US Financial crisis
On October 10, it was announced at the G7 meeting that an action plan was adopted to actively inject public funds to financial institutions in the G7 nations in an attempt to deal with the credit crunch which has resulted from capital deficiencies at those institutions. This plan has been supported by the G20 nations including such developing countries as China and India. Right after this announcement, the US government, following some of the EU nations, has decided to infuse 250 billion dollars into the banking system as new capital, where this amount of public funds is coming from the 700 billion dollar economic rescue package previously announced. Furthermore, federal insurance will be expanded to cover most of the interbank credit as well as all non-interesting bearing accounts for small businesses, in addition to the purchase of commercial paper by the Federal Reserve Board. Although at first the stock markets responded quite positively to these developments, stock prices seemed to level off after a day or two, and went down again in New York and elsewhere. Investors around the world are still very much concerned about the future of the real economy. Basically, the announced measures were for emergency treatment, but they have fallen short of creation of a new financial and supervisory scheme to deal with fundamental causes for the US financial crisis or adoption of effective policy measures to prevent a further worsening of the real economy due to the current crisis in the world. Therefore, we are still standing at a crossroads with no visibility into the future of the post-war world economy. Aside from immediate actions to be taken by major countries, let us consider more fundamental problems of the international financial system. First, the US authorities have been arguing that the financial system in Japan and other Asian countries should be reformed from the troublesome system based on banks, that is, indirect financing, to the...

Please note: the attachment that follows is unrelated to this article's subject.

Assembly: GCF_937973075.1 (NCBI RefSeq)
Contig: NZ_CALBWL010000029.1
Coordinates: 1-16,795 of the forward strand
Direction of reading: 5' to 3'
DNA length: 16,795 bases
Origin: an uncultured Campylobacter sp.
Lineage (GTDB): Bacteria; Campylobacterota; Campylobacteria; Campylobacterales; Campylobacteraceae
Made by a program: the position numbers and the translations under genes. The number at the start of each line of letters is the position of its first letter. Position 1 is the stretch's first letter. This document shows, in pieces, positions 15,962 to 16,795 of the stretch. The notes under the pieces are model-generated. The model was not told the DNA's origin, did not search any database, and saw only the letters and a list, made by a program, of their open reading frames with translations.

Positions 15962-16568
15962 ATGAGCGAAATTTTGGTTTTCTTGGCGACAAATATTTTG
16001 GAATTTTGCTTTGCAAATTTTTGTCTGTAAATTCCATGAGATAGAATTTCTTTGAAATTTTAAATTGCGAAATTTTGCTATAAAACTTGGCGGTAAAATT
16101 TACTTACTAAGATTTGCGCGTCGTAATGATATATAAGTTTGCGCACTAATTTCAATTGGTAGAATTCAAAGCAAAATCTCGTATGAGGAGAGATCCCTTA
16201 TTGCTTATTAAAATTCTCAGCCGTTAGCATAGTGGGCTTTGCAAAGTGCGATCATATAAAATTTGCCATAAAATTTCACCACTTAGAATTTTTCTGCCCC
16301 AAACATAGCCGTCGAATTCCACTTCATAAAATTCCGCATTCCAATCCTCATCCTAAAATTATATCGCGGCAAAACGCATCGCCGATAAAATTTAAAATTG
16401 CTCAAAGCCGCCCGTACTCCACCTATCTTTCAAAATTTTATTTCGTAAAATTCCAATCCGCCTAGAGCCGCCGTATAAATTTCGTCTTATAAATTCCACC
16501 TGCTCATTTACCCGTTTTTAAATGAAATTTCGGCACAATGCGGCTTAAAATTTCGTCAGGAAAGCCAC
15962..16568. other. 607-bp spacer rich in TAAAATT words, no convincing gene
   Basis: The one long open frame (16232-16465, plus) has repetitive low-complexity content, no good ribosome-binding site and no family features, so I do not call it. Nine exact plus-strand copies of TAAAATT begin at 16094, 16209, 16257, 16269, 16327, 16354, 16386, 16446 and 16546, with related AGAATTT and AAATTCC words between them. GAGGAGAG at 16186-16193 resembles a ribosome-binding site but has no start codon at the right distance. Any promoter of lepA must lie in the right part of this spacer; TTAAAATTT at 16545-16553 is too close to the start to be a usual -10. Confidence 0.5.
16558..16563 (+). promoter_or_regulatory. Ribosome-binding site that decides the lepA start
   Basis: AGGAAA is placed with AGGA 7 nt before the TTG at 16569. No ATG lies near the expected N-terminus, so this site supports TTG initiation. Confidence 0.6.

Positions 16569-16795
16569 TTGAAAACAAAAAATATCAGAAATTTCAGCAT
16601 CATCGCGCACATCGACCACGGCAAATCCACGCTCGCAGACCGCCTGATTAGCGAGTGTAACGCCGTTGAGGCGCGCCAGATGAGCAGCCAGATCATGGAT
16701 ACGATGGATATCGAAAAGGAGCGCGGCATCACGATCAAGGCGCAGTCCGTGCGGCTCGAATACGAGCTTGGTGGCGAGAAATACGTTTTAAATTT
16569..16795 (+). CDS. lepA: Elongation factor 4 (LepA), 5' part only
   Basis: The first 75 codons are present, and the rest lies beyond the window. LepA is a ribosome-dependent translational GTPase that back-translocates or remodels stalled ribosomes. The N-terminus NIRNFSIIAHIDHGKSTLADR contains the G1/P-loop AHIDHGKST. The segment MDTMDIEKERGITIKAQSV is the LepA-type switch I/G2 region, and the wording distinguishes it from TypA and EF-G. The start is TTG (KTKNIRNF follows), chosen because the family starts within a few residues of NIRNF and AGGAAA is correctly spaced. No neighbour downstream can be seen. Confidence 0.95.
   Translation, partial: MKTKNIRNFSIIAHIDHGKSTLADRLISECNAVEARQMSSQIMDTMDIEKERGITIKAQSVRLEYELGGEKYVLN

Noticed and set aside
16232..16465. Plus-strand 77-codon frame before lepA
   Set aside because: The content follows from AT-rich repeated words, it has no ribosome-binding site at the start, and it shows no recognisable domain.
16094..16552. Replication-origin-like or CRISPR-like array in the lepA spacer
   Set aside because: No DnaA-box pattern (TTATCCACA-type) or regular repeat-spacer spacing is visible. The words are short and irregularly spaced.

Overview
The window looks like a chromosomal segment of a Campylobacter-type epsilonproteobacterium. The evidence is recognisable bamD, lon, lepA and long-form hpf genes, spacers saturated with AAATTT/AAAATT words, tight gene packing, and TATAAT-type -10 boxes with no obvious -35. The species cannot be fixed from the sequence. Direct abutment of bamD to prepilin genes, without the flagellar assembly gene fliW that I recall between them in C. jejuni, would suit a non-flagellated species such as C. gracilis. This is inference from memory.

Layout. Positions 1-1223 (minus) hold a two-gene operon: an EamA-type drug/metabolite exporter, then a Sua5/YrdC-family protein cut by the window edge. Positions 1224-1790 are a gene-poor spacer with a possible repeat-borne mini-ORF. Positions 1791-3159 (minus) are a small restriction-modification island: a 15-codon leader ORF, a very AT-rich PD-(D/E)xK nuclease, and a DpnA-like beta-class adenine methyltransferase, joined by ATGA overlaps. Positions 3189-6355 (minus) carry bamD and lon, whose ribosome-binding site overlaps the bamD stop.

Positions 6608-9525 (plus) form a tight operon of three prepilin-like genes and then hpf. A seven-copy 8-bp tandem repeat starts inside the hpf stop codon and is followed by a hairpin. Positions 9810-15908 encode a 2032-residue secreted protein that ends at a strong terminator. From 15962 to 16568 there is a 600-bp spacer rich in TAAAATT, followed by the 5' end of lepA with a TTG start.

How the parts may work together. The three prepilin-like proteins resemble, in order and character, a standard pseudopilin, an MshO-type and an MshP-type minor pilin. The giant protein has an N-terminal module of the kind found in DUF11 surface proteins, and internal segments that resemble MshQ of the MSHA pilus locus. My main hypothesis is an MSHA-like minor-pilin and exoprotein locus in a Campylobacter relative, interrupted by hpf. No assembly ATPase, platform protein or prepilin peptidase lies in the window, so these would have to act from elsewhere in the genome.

Please join StudyMode to read the full document